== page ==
Take THAT, Worry. We are FINE.

Emergency rules, you guys. Our family has them.

I don’t know. Maybe we honed them from necessity during all the times my kids have taken a wall to the head or embedded a sewing needle in the leg or lost a fight with the monkey bars — stitches and surgeries and breaks, oh my — or maybe we developed them because I’ve always been a freaker who can’t stand emergency suspense. Go ahead and share the spoilers, I think. It’s OK; I need to know how this ends. It’s hard to say, really, whether the freak-out chicken or the emergency-rule egg came first, but, regardless, we have rules.

Calling from the hospital, for example? We must begin with “We’re fine; everything’s OK” and then – and only then – “I’m at the hospital.” And woe betide the husband who starts his call in reverse order when everything is, in fact, fine. I’m just saying.

Incidentally, this post has nothing to do with the hospital.

WE’RE FINE, friends. Everything’s OK. And I got a call from Aden’s school last week.

Hi. Beth? This is Nicole.

I like Nicole.

Hi, Nicole, I said.

Except I said it more enthusiastically, like, Hiiii, Nicole! with higher pitch and great expectation and a teeny, tiny dash of dread ‘cause, well, we might’ve had dozens of calls from Nicole in years past, and I always know it’s about to get good. And, by good, I mean always very entertaining but also sometimes bad.

Hey! Everything’s fine, Nicole said. Aden’s doing great!

Did I mention I like Nicole? I like Nicole a lot. She just intuitively understands the rules, you know? Everything’s fine.

Then Nicole told me a story because she knows I like stories, and it went like this:

Aden – I love that girl – asked Mrs. Reading Teacher today
if she can have her gold tooth when she dies.

Oh.

And ha!

And I love that girl, too.

And especially Mrs. Reading Teacher for saying yes.

Yes, Aden. Of course you can have my gold tooth, she said. I’ll just let my nephew know he can exclude that from my will when I die from laughing at you.

Except she probably didn’t say that last little bit because Mrs. Reading Teacher is rad and kind and doesn’t say things that might hurt kids’ feelings, even if they’re really, really true.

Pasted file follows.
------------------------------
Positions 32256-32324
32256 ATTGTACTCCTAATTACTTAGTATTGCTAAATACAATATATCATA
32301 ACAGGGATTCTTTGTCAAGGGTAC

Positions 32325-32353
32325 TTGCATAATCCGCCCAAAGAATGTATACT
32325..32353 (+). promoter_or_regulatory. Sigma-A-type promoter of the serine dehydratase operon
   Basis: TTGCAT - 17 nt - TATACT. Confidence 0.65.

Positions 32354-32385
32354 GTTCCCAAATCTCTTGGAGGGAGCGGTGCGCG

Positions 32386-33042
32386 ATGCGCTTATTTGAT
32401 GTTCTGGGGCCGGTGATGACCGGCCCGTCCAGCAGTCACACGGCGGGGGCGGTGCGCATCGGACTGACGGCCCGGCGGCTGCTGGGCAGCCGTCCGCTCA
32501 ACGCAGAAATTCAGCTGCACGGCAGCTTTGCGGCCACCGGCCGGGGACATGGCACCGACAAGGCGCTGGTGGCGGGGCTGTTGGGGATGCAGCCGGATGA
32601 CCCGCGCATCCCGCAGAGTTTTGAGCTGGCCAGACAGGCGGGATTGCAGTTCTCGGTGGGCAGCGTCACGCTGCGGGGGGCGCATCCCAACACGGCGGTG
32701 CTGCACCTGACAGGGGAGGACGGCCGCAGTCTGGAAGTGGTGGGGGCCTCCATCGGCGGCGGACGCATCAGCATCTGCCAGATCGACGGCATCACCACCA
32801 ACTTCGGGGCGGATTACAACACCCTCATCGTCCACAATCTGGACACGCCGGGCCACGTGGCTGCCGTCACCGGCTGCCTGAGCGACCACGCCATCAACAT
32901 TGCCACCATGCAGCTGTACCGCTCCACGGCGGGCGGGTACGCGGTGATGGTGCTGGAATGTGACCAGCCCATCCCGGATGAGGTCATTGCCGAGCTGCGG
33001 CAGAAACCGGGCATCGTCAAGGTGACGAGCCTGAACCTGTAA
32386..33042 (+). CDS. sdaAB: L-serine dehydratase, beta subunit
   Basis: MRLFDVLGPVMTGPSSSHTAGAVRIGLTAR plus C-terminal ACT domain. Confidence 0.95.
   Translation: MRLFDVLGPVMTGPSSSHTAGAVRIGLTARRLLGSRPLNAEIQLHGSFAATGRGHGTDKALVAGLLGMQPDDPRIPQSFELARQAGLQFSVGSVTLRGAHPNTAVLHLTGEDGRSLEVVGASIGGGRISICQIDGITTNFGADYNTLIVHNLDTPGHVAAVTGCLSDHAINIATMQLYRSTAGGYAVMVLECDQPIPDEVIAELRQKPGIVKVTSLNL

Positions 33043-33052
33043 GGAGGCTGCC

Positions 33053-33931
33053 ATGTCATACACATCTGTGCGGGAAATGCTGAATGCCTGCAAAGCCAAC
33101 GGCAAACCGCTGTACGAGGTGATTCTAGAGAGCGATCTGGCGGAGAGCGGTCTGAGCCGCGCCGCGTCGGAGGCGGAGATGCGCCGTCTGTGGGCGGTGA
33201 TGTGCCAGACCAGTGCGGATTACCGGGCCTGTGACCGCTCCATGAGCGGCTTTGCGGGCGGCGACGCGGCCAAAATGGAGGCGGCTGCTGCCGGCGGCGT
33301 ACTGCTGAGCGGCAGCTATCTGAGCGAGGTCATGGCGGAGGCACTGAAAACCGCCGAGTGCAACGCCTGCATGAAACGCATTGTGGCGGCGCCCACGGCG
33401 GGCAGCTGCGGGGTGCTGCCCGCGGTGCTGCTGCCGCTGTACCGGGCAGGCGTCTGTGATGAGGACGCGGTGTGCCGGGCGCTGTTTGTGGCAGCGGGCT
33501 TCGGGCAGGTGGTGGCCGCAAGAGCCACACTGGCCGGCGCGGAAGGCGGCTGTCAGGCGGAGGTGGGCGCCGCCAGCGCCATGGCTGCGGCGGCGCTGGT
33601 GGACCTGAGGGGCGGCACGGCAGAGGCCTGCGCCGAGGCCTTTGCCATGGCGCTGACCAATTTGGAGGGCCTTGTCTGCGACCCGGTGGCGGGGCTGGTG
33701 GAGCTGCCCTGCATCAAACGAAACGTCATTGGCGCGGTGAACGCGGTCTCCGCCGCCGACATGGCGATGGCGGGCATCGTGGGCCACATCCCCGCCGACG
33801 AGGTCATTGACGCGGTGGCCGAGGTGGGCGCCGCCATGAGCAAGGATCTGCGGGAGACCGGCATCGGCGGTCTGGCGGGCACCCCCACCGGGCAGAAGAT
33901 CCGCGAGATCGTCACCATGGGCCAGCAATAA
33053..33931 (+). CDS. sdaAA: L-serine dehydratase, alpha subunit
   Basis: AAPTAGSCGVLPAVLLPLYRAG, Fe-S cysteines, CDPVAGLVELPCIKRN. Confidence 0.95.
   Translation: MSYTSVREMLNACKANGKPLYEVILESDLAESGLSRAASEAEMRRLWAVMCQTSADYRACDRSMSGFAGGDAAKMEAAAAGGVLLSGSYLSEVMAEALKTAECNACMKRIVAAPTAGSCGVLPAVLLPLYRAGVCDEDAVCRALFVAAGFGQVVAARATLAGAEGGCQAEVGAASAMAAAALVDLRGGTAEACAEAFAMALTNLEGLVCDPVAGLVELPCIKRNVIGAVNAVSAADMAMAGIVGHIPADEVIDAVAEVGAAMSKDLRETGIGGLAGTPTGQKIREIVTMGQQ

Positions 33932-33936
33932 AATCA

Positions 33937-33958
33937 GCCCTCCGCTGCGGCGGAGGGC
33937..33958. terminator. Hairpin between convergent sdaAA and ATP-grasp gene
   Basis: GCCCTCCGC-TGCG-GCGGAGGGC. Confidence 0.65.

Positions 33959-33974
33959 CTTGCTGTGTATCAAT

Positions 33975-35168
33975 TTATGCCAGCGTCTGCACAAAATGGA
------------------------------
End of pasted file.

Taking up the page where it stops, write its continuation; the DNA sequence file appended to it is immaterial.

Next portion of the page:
Now, I will confess to you that I worry sometimes about the future. About Aden’s future. About all my kids’ futures. I despair over teaching them to have good work ethics when they seek with striking regularity to slough off chores on their siblings. I wonder whether “forgetting” homework at school for the kajillionth time is the precursor to a lifetime of deception and crime. But mostly I worry that I’m behind the curve on delivering all the life lessons, like I’m falling down on this mama job. When I worry like this, though, about a future I cannot see, I’m forgetting the bigger truth; that parenting is a cumulative endeavor that builds and builds and builds on the small foundations we create every day; it’s not a one-time, highspeed download of every life skill right now.

I tell you this story – and confession – for two very important reasons.

First because I am counting on you. Decades from now, friends, when that teacher bites the dust and Aden is arrested with pliers in hand, mining for gold, we are calling you as witnesses for the defense. Be ready.

And second, I tell you this because I need the written reminder that my worries are, as usual, both unfounded and unfair. CLEARLY, my kid is going to be fine. At age ten, she’s got her eye on gold futures and she’s proactively sourcing a supply.

Take that, Worry.

We are fine. And everything is OK.

……….

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14 comments
  1. This blog is good for my soul. Just sayin’.
    Thank. You.

    1. so agreed!!!!

    2. This is so very kind. Thank you. (And you, Ashley.)

  2. I’m new to your blog (and haven’t had time yet to peruse your old blog posts), but I gotta say, Aden is my kinda kid. My partner is a special ed teacher and I get to hear some great kid lines, but that one takes the cake! Also, when I was a kid, my brother asked my mother (who was very sad about her ailing, much-loved, ancient Siamese cat) why we couldn’t “just stuff her and keep her in the closet when she dies”. Totally practical boy solution, provided out of caring and wanting a solution to mommy’s sadness. She cried harder. It cracked me up and still does today.